By Christina Motilall
“HAPPY BIKE TO WORK DAY!”
This could be heard all over Friday, May 18th near EPA headquarters as grinning faces greeted each other with well-wishes and high-fives for DC’s 56th annual Bike to Work Day. Bicycle commuters buzzed around getting free food, coffee, and knick-knacks as local community leaders spoke about the importance of biking to work as a habit. Yet this green event brings about a major question: Is biking to work a viable option in today’s car-dominated cities?
Personally, I think the answer is YES. My first exposure to Bike to Work Day (and Bike to Work Month) was in Bloomington, Indiana where I interned at the county Planning Department. The city and county are adamant about making cycling a popular mode of transportation and the push for alternative transportation is big. In helping to create promotional materials for the event, I stumbled upon page after page of local governments marketing their own Bike to Work Day. The more I learned about the event the more I realized employers and individuals everywhere from small-town southern Indiana to large cities like Oakland are jumping on the bike-wagon and growing the trend of biking to work to decrease pollution and congestion while promoting greener living and better health. Saving a couple extra bucks on gas is an added perk.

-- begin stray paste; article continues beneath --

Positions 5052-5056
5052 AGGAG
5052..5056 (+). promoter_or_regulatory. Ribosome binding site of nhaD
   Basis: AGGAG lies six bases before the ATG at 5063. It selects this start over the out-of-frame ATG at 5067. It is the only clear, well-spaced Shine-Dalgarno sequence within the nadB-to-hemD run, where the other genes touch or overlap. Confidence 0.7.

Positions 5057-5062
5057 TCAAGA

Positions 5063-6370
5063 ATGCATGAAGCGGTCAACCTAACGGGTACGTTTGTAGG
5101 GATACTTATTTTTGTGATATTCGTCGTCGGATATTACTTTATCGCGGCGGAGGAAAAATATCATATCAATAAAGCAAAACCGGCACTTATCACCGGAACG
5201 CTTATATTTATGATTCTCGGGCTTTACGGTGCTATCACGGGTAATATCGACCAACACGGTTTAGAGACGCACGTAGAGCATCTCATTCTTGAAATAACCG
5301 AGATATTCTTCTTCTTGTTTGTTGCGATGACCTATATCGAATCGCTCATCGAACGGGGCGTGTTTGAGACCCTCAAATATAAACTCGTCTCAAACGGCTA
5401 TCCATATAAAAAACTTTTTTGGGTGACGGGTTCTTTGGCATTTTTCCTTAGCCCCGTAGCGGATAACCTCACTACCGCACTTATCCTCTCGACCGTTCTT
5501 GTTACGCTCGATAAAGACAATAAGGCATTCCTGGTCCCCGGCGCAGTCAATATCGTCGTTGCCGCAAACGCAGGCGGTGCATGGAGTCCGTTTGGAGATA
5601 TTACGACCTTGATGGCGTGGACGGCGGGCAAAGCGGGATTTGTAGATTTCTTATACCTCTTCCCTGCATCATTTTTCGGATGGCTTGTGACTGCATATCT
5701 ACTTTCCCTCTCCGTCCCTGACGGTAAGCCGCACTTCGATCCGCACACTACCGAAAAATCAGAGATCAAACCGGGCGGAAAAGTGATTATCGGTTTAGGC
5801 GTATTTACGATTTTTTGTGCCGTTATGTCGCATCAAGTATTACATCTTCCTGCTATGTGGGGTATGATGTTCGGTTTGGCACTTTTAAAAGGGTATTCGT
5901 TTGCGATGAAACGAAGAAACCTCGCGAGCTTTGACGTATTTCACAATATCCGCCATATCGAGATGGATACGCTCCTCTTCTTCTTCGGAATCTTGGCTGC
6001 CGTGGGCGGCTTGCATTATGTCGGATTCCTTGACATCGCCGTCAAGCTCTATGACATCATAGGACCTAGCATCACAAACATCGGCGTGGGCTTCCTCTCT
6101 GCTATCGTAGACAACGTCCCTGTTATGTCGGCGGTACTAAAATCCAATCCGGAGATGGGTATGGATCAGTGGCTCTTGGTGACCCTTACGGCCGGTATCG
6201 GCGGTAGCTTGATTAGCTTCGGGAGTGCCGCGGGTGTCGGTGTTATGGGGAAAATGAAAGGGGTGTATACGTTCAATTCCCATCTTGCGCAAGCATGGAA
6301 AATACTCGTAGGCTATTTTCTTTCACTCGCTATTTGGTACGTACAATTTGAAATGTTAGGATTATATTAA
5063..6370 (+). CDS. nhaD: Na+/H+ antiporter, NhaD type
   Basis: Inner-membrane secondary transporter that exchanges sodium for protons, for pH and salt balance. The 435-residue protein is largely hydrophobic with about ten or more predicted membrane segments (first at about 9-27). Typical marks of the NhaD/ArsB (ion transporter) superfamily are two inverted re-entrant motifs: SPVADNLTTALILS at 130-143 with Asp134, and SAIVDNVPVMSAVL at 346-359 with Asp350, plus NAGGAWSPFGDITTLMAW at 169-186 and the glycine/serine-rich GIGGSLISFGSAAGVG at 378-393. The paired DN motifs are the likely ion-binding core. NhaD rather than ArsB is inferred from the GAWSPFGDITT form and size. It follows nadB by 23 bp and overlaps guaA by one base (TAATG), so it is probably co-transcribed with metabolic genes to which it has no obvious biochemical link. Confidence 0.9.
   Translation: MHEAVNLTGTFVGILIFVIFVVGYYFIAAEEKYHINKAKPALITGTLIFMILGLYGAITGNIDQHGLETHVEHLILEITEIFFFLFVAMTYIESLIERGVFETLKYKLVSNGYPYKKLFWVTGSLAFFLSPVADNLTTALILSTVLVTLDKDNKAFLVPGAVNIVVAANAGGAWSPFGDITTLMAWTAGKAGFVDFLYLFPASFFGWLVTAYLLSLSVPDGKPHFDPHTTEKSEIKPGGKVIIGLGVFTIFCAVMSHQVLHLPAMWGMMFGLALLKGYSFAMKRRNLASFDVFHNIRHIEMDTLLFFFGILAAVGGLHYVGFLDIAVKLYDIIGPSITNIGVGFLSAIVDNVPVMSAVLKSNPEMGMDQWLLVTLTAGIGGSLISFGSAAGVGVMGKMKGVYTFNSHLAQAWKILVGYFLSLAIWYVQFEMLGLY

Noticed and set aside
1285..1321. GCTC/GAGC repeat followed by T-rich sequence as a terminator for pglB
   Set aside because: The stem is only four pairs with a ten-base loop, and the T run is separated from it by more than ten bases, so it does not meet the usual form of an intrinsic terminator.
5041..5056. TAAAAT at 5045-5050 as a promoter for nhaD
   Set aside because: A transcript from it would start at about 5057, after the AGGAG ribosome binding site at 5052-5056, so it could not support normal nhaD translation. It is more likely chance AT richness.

Being new to the DC area, I got a real taste for how much Bike to Work Day has grown in DC after talking to a few avid cyclists from the area. Ellen Jones, Director of Infrastructure and Sustainability at the Downtown DC Business Improvement District (BID), was pleased with the turnout. “This day has gone from one event in one place with 400 riders to 60 pit stops with over 12,000 riders.” She also stated that BID believes in “promoting bicycling because if it is easier to get downtown, businesses benefit.” Some cyclists came from right down the street while others biked across the river to make the day a huge success.
The large crowd induced smiles as cyclists detailed how Bike to Work day creates a bond between cyclists in the greater DC area. Jacqueline Keller, a ‘Bike Ambassador’ for the Washington Area Bicycling Association shared that Bike to Work Day “makes you feel like there is a DC cycling community.”
So next year strap on that helmet, trade in your four wheels for two, and join in National Bike to Work Day to go green, make friends, and feel good.
About the author: Christina Motilall is an intern for the Office of Research and Development’s Science Communications Team.